Read more ›

Subcommittee Holds Meeting on Open Records

by / on September 6, 2007

The state legislator is looking for ways to improve public access to government records. A congressional subcommittee met (today/yesterday) to evaluate the laws controlling open records. By state law every record produced by the government is public. That is, every record apart from over 230 exceptions listed separately in state law. Frank Gibson, executive director of the Tennessee Coalition for Open Government, says that unless a citizen has extensive knowledge […]

Read more ›

Clement Pledges to Strengthen Police in South Nashville

by / on August 30, 2007

Mayoral Candidate Bob Clement is calling for more law enforcement in the Hickory Hollow area. In response to what he calls, a “lack of police protection” for south Nashville, Clement says he intends to strengthen police presence there. Clement says that only one patrol car is assigned to the zone which covers the Hickory Hollow Mall to the county line, but police officials say that car is in addition to […]

Read more ›

West Nile Found in Nashville Mosquitoes

by / on August 23, 2007

A group of mosquitoes in Davidson County have tested positive for the West Nile virus. The Metro Health Department confirmed today that the incident is the first reported case this year. Mosquitoes carrying the virus lay eggs in stagnant water. Although the recent mid-State drought has lowered the threat of large nests, Joe Conlon of the American Mosquito Control Association says that dry weather does not eliminate risk. “Even where […]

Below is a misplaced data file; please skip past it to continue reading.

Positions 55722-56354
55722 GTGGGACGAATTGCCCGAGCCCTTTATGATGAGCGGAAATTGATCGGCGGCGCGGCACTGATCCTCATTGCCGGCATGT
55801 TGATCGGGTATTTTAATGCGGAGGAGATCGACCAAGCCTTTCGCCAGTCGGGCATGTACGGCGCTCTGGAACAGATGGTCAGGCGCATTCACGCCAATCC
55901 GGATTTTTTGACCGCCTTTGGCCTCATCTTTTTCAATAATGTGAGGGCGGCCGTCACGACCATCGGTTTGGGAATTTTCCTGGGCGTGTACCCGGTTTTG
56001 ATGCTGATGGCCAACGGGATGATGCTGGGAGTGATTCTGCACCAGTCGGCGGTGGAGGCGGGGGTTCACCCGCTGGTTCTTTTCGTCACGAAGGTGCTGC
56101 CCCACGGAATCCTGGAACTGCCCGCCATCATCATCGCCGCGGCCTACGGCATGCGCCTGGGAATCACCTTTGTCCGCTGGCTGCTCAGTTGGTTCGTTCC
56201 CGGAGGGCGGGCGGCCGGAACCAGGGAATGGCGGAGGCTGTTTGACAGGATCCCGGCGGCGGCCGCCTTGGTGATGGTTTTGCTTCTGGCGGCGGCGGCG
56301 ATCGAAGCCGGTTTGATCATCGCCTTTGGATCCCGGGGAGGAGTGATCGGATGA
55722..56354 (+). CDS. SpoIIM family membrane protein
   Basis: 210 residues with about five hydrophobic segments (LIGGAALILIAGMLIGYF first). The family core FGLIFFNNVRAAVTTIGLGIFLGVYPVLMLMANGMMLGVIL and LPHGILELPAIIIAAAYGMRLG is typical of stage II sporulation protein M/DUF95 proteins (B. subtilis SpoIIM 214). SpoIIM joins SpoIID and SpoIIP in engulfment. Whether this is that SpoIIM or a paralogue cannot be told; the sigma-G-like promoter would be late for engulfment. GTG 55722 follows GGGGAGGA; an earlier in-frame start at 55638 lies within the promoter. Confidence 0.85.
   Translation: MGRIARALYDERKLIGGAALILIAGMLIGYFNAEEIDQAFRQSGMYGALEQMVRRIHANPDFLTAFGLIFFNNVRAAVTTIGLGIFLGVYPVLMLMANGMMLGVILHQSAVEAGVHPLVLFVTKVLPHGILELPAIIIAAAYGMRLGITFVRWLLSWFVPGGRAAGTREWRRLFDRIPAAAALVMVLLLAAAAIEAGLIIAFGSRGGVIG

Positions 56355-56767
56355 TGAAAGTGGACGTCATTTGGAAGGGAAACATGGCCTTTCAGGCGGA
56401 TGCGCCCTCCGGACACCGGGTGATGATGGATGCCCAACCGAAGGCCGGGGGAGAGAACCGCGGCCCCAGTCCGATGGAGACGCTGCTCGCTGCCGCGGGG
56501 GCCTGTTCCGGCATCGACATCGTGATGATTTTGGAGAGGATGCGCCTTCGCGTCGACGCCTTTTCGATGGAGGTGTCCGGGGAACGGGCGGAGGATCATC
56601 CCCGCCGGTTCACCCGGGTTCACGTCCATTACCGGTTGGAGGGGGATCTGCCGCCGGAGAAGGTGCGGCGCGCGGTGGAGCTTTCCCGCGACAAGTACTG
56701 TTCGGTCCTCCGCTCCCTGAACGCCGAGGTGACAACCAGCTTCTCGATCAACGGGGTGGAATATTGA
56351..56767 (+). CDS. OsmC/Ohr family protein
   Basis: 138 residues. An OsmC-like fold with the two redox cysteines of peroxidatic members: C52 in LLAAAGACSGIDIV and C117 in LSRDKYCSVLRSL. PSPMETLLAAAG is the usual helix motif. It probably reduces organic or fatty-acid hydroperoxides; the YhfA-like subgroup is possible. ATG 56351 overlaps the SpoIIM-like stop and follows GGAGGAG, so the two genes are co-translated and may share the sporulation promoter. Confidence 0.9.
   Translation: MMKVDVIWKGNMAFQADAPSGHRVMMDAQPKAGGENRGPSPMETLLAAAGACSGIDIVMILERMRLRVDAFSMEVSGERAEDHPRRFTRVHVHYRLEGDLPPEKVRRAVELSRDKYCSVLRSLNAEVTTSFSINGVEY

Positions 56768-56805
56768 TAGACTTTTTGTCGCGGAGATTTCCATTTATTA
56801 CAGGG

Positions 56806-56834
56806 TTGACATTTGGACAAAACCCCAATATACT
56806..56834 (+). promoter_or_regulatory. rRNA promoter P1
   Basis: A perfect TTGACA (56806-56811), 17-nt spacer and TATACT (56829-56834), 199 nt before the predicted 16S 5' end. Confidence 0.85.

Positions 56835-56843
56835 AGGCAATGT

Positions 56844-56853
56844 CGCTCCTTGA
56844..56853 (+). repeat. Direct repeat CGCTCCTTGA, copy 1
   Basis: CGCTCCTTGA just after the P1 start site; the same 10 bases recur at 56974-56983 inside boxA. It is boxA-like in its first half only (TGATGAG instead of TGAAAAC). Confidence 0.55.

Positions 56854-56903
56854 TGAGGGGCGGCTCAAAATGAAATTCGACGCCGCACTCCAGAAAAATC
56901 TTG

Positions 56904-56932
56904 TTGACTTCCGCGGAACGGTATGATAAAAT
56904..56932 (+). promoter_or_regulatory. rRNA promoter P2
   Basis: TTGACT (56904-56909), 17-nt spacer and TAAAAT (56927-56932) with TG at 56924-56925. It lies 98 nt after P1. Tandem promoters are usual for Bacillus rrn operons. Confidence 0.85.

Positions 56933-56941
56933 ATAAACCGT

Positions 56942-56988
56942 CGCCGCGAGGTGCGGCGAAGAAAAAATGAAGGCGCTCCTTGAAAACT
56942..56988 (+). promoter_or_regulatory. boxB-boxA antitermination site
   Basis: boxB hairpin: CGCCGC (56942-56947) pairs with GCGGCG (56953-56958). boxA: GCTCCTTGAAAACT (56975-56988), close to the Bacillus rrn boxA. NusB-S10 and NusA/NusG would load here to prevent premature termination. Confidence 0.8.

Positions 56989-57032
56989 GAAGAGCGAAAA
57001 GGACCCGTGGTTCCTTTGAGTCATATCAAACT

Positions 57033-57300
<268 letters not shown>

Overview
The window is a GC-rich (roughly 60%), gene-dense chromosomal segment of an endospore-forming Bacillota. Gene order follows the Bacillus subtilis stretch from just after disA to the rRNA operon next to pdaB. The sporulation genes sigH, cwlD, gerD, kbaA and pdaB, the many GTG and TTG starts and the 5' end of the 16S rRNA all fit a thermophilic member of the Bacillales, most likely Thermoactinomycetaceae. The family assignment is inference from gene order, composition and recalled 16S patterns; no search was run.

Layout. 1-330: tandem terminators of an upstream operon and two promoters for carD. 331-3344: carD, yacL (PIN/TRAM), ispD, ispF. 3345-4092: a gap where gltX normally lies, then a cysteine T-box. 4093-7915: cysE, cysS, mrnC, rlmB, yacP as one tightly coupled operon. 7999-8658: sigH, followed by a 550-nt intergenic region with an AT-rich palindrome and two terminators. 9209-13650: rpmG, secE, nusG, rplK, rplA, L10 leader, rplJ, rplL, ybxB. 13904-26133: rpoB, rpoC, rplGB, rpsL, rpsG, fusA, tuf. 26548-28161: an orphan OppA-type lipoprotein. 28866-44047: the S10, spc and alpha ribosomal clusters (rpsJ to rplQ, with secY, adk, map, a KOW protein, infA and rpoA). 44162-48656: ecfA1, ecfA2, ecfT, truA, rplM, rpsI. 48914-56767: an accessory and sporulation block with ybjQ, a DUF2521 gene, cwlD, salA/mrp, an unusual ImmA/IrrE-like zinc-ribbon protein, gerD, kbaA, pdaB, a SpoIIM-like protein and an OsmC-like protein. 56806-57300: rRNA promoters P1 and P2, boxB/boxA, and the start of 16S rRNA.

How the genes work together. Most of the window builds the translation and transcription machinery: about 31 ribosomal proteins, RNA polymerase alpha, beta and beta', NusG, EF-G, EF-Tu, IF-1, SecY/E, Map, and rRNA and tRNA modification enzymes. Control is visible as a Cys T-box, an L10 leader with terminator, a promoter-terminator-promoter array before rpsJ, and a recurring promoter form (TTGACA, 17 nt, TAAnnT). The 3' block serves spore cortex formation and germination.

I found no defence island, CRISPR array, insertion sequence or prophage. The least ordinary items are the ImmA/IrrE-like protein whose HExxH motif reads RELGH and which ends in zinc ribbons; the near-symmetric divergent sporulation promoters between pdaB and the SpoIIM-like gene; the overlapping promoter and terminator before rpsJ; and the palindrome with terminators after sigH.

Read more ›

Governor Bredesen Offers Money to Agencies During Heat Wave

by / on August 22, 2007

Governor Phil Bredesen says the state will release funds to agencies that are helping low-income residents cool their homes through the heat wave. There have been 14 heat-related deaths in Tennessee this August. Governor Bredesen says already 19 agencies—both public and not-for-profit—have run out of funds to help people battle the heat. “In several communities, most importantly in Memphis, the agencies had run out of money for air conditioners. We […]

Read more ›